In this section, we introduce our proposed algorithms in detail. Our main innovations include a novel keyword transformation scheme and a specially designed data structure for indexing. The former is named ’order-preserved uni-gram’ to show its difference with traditional ’uni-gram’[8] or ’n-gram’[20]. And the designed data structure is called “Hierarchical Index Tree”(HIT). With the help of OPU, more information of original natural language keyword can be reserved without privacy leaks, providing help for more accurate search. On the other hand, the proposed HIT is based on the traditional clustering algorithm and search tree but we propose a new clustering algorithm and corresponding search algorithm to better balance the trade-off between search efficiency and accuracy.

Iv-a “Order-Preserved Uni-gram” (OPU)

Misspelling occurs in three cases: ’misspelling of letters’, ’order of letters reversed’ and ’addition or missing of letters’. To judge the similarity of two keywords, the popular mechanism usually splits keywords into pieces. Wang et al.[9] adopts the ’n-gram’ method, which would split the word ’task’ into the set when . This method achieves a good result for the first case but fails for another two cases. Based on this scheme, Fu et al.[8] propose ’uni-gram’ method, under which, for instance, the uni-gram set of keyword ’scheme’ is . This scheme performs better for the other two cases. However, due to the lack of information on the order of letters, such a scheme is incapable of recognizing ’anagram’, such as ’devil’ and ’lived’.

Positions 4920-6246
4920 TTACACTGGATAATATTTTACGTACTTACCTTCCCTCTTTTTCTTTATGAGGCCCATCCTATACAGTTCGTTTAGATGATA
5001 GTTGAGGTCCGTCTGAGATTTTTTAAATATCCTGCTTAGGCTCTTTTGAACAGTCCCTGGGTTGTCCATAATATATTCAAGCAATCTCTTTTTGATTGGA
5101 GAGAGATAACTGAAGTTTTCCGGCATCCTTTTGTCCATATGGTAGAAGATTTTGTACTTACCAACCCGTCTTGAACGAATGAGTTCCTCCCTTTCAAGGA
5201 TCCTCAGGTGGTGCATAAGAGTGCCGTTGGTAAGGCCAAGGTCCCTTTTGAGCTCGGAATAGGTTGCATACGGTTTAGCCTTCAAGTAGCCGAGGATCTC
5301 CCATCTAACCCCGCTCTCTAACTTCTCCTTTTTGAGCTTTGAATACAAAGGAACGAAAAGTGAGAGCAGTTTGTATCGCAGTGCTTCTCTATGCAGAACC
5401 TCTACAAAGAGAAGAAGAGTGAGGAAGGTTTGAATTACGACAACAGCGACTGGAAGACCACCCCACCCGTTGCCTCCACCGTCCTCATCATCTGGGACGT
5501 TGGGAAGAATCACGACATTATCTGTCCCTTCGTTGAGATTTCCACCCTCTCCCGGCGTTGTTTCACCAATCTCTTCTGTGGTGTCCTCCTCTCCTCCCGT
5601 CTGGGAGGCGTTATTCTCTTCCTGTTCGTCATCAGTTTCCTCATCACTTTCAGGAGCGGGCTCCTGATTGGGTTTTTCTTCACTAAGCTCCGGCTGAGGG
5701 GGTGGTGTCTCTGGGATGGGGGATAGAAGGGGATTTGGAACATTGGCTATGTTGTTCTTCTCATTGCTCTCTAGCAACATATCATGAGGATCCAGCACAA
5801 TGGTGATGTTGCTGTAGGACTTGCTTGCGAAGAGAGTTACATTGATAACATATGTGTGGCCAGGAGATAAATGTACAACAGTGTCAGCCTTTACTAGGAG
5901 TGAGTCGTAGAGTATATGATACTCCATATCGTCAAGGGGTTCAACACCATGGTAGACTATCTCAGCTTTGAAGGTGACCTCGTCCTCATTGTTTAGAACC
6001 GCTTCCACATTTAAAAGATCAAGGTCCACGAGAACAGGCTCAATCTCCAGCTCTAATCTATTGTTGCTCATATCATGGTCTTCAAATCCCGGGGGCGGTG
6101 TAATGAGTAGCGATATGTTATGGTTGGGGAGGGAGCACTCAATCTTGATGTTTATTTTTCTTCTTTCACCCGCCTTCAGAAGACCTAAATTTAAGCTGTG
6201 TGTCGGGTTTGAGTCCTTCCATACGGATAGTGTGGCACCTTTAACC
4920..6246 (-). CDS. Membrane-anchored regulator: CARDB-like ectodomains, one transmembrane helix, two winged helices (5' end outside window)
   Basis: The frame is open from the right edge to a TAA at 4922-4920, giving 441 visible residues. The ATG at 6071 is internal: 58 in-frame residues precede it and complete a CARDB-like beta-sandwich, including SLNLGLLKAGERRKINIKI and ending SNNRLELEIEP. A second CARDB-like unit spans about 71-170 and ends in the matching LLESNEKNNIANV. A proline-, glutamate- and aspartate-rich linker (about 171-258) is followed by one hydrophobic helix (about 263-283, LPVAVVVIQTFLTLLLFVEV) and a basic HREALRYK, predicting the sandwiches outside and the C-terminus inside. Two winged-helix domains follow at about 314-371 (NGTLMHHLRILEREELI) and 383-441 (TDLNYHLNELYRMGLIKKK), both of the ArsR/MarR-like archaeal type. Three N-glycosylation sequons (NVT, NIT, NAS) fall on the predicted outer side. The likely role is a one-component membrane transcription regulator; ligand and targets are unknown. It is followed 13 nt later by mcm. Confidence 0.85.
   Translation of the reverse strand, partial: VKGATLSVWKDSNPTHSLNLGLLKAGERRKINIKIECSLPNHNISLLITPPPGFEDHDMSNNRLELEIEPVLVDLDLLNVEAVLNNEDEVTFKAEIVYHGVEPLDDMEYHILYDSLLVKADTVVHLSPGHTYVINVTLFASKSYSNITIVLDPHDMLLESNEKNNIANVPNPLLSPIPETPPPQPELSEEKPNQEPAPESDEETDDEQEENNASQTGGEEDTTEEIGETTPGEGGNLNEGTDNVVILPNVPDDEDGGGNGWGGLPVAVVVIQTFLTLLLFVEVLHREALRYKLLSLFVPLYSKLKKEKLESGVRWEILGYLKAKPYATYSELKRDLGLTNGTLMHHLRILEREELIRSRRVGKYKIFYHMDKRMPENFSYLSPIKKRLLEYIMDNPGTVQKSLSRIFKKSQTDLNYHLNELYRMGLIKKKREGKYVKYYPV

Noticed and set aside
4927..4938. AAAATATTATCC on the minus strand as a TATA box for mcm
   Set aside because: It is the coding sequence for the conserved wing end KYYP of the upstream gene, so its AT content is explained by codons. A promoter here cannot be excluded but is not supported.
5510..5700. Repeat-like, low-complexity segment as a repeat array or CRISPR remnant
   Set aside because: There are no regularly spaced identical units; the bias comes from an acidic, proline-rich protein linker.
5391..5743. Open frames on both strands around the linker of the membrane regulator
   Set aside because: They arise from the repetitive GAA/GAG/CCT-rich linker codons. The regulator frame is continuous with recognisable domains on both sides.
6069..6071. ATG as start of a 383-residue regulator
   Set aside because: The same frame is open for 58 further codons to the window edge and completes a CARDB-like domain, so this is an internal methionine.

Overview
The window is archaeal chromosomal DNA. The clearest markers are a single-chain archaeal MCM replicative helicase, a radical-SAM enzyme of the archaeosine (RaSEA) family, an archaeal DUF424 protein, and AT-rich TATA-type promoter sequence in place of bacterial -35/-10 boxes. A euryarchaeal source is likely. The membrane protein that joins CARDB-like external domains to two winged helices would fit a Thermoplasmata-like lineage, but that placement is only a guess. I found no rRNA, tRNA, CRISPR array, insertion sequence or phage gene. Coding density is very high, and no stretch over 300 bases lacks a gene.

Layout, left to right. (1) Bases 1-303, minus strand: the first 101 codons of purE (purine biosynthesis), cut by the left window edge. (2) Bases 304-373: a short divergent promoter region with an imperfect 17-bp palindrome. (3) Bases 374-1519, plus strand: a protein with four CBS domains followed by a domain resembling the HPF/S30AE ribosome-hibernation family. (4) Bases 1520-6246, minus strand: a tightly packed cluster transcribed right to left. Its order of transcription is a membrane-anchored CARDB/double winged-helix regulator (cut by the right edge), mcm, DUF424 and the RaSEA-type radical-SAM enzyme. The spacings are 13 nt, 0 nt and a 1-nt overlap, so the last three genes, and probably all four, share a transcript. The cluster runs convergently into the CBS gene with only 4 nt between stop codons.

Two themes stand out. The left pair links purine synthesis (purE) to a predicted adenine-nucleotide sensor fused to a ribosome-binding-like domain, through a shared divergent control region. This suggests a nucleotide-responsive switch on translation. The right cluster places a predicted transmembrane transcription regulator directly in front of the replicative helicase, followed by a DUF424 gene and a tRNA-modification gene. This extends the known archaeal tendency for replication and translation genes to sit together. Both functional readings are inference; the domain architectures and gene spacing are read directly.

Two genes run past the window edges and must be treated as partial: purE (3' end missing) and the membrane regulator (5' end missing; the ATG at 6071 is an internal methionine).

To bring better fuzzy search, we propose a new method to transform a keyword into an ’order-preserved uni-gram’ vector, which would show advantages compared with previous works. While keywords are of different length, the output OPU vectors are expected to be equally long. The construction of an OPU vector can be divided into three steps: decompose, encode and infect. We introduce them respectively in the following paragraphs.

Iv-A1 Decompose